N - This is the number of cases used in the

factor analysis. Note N is 1365.

Factor Analysis

The correlation matrix is included in the output

because we used the determinant option. All we

want to see in this table is that the determinant

is not 0. If the determinant is 0, then there

will be computational problems with the factor

analysis, and SPSS may issue a warning message or

be unable to complete the factor analysis.

Factor Analysis

Kaiser-Meyer-Olkin Measure of Sampling Adequacy

This measure varies between 0 and 1, and values

closer to 1 are better. A value of 0.6 is a

suggested minimum.

Factor Analysis

Bartlett's Test of Sphericity (see the ANOVA

slides) - This tests the null hypothesis that the

correlation matrix is an identity matrix. An

identity matrix is matrix in which all of the

diagonal elements are 1 and all off diagonal

elements are 0 (indicates a lack of correlation).

You want to reject this null hypothesis.

Factor Analysis

Taken together, these tests provide a minimum

standard, which should be passed before a factor

analysis (or a principal components analysis)

should be conducted.

Factor Analysis

Communalities - This is the proportion of each

variable's variance that can be explained by the

factors (e.g., the underlying latent continua).

Factor Analysis

Initial - With principal factor axis factoring,

the initial values on the diagonal of the

correlation matrix are determined by the squared

multiple correlation of the variable with the

other variables. For example, if you regressed

items 14 through 24 on item 13, the squared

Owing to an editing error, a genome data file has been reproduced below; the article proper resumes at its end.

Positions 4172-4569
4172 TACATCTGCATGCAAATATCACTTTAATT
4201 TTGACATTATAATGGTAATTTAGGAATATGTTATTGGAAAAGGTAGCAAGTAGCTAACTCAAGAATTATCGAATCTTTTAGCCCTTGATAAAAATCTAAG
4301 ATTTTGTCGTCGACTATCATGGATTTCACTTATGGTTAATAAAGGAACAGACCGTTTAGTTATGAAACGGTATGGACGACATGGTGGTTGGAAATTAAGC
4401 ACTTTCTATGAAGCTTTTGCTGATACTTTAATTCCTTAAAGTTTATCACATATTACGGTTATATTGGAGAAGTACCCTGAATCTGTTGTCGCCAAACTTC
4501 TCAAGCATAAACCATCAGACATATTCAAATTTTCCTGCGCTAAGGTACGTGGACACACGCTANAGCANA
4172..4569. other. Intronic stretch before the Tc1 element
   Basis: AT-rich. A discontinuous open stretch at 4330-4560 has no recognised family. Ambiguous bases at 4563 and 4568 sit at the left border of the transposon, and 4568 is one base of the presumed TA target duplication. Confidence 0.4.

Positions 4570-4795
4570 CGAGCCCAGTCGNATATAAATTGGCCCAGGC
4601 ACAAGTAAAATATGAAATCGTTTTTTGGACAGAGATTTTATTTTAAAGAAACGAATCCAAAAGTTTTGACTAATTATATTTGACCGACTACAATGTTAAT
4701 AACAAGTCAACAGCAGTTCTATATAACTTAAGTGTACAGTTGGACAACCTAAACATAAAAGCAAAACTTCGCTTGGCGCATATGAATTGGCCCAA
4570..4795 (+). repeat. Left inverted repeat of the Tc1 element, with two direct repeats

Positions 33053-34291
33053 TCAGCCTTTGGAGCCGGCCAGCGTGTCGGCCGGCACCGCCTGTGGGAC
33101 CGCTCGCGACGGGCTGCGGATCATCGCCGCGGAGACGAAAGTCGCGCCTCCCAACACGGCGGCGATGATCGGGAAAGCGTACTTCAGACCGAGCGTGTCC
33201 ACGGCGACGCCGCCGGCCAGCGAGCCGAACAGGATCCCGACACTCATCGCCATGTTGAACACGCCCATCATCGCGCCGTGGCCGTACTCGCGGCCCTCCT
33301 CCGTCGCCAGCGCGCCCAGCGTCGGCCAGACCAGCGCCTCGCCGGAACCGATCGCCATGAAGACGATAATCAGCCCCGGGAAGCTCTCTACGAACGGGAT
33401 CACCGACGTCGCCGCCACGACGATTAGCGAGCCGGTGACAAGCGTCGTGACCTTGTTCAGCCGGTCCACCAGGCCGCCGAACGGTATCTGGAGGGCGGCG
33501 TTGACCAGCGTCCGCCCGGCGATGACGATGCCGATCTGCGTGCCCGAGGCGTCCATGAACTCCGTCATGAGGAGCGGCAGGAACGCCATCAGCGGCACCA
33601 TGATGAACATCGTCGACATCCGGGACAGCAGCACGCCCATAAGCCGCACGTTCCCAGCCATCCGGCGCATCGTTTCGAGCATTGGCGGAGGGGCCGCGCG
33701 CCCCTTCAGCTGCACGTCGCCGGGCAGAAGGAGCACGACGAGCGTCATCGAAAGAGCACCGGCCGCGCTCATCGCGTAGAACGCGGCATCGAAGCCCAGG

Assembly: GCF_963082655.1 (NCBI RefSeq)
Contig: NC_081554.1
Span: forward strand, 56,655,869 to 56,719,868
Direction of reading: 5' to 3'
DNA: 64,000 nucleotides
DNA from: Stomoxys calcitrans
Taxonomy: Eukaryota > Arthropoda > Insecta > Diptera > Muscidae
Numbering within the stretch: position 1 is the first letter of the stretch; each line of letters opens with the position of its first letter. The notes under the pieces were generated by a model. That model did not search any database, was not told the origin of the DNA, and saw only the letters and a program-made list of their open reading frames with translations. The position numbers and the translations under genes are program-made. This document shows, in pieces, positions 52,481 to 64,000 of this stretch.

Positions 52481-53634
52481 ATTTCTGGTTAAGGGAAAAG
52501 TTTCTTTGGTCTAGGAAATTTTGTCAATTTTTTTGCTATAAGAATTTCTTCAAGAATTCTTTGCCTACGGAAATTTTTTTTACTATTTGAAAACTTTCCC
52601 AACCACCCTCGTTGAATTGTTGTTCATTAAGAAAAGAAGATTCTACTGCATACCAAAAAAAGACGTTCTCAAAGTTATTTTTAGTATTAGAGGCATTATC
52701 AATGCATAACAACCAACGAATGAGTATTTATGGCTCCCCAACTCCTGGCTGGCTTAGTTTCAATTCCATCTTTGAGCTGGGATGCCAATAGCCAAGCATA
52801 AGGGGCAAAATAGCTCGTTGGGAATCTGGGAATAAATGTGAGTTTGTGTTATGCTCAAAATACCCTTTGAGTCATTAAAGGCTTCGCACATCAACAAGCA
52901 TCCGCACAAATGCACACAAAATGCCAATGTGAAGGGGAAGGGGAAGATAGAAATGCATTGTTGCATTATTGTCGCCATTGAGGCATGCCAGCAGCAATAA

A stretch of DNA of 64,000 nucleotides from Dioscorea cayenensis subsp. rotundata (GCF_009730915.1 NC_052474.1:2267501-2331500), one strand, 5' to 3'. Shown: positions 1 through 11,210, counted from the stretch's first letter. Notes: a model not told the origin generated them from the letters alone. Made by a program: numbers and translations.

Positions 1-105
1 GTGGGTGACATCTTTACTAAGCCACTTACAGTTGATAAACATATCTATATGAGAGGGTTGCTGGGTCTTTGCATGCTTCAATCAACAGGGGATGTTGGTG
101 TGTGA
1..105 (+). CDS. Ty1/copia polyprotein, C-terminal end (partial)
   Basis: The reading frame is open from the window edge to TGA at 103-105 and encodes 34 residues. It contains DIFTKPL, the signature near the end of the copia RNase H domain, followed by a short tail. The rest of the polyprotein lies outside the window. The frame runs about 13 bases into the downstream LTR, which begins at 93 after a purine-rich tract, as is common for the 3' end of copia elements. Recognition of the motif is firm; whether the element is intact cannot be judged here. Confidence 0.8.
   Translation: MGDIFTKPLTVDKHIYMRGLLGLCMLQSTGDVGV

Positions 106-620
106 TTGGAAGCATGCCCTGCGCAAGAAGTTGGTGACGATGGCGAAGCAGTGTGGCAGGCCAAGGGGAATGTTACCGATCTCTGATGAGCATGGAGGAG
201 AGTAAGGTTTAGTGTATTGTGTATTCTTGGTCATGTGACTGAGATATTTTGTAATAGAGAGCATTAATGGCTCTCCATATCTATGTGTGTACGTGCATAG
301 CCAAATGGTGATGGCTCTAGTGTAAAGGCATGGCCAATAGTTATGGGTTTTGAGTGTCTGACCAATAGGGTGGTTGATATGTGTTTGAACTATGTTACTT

multiple correlation coefficient would be .564.

Factor Analysis

Extraction - The values in this column indicate

the proportion of each variable's variance that

can be explained by the retained factors.

Variables with high values are well represented

in the common factor space, while variables with

low values are not well represented. (In this

example, we don't have any particularly low

values.)

Factor Analysis

Factor - The initial number of factors is the

same as the number of variables used in the

factor analysis. However, not all 12 factors will

be retained. In this example, only the first

three factors will be retained (as we requested).

Factor Analysis

Initial Eigenvalues - Eigenvalues are the

variances of the factors. Because we conducted

our factor analysis on the correlation matrix,

the variables are standardized, which means that

the each variable has a variance of 1, and the

total variance is equal to the number of

variables used in the analysis, in this case, 12.

Factor Analysis

Initial Eigenvalues - Total - This column

contains the eigenvalues. The first factor will

always account for the most variance (and hence

have the highest eigenvalue), and the next factor

will account for as much of the left over

variance as it can, and so on. Hence, each

successive factor will account for less and less

variance.

Factor Analysis

Initial Eigenvalues - of Variance - This column

contains the percent of total variance accounted

for by each factor (6.249/12 .52 or 52).

Factor Analysis

Initial Eigenvalues - Cumulative - This column

contains the cumulative percentage of variance

accounted for by the current and all preceding

factors. For example, the third row shows a value

of 68.313. This means that the first three

factors together account for 68.313 of the total

variance.

Factor Analysis

Extraction Sums of Squared Loadings - The number